The study found that the best-prepared HR organizations are clearly committed to making digital transformation and the utilization of cloud-based technologies a reality. Roughly 70 percent of the best-prepared HR organizations view the development of an HR digital-transformation strategy a high priority, compared to 25 percent of typical HR organizations. For cloud-based HR solutions, the gap is smaller, but still significant, with 50 percent of the best-prepared HR organizations considering it a high priority, compared to 40 percent of typical HR organizations.

As Osle explained, investing in technology in the cloud and SaaS is an easy decision to make when you consider the cost savings—and efficiency and effectiveness improvements—it can result in.

Osle predicted a substantial amount of the budget increases will likely be targeted to HR technologies. (Assuming he’s right, I would have to think this fall’s HR Technology Conference and Exposition® in Las Vegas will be a pretty lively event.)

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Capturing the ‘Wisdom of the Crowd’

On Wednesday, a new digital book titled The Rise of HR: Wisdom from 73 Thought Leaders arrived in my inbox.

HRCI_BookCover_front_finalThe book—edited by Dave Ulrich, William A. Schiemann and Libby Sartain—is unquestionably ambitious in scope, running 582 pages and featuring essays from more than 70 thought leaders. Yet it’s also very straightforward in its approach, asking all of its contributors a single, simple question: What do HR professionals need to know or do to be effective in today’s and tomorrow’s business world? The end result: an impressive collection of diverse points of view covering a wide range of topics.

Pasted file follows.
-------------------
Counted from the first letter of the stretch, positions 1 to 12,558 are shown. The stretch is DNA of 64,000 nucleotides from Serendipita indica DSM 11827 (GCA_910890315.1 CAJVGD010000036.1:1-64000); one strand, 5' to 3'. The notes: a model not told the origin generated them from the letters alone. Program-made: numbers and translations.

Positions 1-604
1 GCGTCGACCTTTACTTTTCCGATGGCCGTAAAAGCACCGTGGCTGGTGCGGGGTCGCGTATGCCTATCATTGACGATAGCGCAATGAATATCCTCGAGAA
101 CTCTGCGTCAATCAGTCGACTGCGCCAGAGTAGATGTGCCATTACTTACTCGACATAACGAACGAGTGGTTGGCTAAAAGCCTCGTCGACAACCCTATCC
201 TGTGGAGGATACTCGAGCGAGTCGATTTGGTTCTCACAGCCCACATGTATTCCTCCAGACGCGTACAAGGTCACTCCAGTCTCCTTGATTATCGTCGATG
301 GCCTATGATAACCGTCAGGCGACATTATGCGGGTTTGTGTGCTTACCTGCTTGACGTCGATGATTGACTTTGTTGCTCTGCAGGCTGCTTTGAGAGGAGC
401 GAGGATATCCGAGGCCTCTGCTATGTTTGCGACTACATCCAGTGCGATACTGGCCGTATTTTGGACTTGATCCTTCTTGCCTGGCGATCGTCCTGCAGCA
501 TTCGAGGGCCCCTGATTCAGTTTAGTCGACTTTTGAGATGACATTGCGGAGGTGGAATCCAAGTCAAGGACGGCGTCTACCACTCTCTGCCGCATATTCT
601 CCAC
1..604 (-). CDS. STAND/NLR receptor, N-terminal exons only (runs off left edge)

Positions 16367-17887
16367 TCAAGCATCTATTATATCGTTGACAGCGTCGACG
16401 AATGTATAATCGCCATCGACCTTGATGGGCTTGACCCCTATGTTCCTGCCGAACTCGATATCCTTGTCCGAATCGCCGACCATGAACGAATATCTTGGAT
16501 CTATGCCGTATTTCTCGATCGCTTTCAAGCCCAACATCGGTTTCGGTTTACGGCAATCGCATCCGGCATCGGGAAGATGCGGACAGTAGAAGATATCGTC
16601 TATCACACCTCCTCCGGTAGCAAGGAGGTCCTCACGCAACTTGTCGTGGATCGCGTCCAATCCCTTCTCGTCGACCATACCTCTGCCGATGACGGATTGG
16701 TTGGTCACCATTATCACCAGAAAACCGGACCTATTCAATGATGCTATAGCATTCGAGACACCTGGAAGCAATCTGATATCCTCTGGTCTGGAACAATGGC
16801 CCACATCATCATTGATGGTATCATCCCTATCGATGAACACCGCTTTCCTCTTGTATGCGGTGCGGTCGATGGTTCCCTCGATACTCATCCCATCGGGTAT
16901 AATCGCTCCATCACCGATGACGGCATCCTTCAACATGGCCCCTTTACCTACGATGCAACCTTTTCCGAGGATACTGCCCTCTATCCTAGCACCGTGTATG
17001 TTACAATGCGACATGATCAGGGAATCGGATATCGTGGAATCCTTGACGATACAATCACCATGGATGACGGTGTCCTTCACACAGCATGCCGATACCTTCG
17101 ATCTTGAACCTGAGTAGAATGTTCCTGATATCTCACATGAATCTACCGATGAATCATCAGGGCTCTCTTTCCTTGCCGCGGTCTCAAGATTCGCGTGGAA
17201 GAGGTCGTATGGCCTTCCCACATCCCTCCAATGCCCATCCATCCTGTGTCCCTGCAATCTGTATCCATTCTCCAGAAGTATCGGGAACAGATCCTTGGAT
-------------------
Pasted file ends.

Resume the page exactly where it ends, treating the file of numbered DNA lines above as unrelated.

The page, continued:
As the book’s website puts it, “the essays describe how HR practitioners must live up to and even extend expectations of their profession’s growing and evolving role. They focus on how HR professionals and the tools they use must adapt to shifts in demographics and the impacts of technology on the workplace.”

(The HR Certification Institute underwrote the e-book and plans to share it with its database of 140,000 individuals who have received HRCI certification.)

As you’ll see, the book is divided into seven sections—Context to Strategy, Organization, Talent Supply, Talent Optimization, Information & Analytics, HR Governance and HR Professionals—and features lots of gems.

For purposes of this post, here’s just one of many perspectives featured in the e-book, this one offered up by John Boudreau, professor at the University of Southern California’s Marshall School of Business …

“Can any human do human resource management? That’s what HR constituents and clients sometimes seem to believe—especially when leadership teams admonish their HR leaders to adopt practices such as “rank and yank” performance systems simply because they read about them in a book about Jack Welch and GE, or when they appoint leaders with little professional HR training to top HR roles. Although these practices do have value, they can also seem to dilute the profession’s stature by implying that professional HR qualifications are unnecessary.

HR professionals and professional associations work hard to banish the idea that HR is just common sense, and to establish valid professional standards for HR professional status and practice. As the historical development of the medical profession in the nineteenth century shows, emerging professions strive to establish common qualifications, adjudicate professional practice, establish a monopoly on professional practice among members, and carry out science to build knowledge and inform practice.